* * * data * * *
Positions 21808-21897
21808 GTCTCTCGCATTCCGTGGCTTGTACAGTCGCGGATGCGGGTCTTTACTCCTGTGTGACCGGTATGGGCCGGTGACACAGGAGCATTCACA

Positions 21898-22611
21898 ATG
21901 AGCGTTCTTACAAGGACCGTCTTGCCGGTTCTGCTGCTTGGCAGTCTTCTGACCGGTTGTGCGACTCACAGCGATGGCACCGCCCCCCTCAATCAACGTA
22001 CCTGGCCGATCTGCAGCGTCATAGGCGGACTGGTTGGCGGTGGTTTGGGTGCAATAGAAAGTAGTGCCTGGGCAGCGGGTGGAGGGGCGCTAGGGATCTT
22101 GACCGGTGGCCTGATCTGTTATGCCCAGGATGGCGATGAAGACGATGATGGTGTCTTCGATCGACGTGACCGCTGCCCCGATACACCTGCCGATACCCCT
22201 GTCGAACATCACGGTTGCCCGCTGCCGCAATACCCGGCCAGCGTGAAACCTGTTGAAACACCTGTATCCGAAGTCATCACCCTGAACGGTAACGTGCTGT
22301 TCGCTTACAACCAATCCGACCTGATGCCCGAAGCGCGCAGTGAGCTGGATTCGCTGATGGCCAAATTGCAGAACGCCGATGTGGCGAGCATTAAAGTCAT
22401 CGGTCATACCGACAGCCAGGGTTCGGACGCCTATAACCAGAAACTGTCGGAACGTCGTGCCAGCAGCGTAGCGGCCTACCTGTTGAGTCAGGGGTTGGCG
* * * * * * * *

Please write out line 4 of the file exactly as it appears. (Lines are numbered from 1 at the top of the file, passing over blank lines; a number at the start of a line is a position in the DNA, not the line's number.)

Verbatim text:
21898 ATG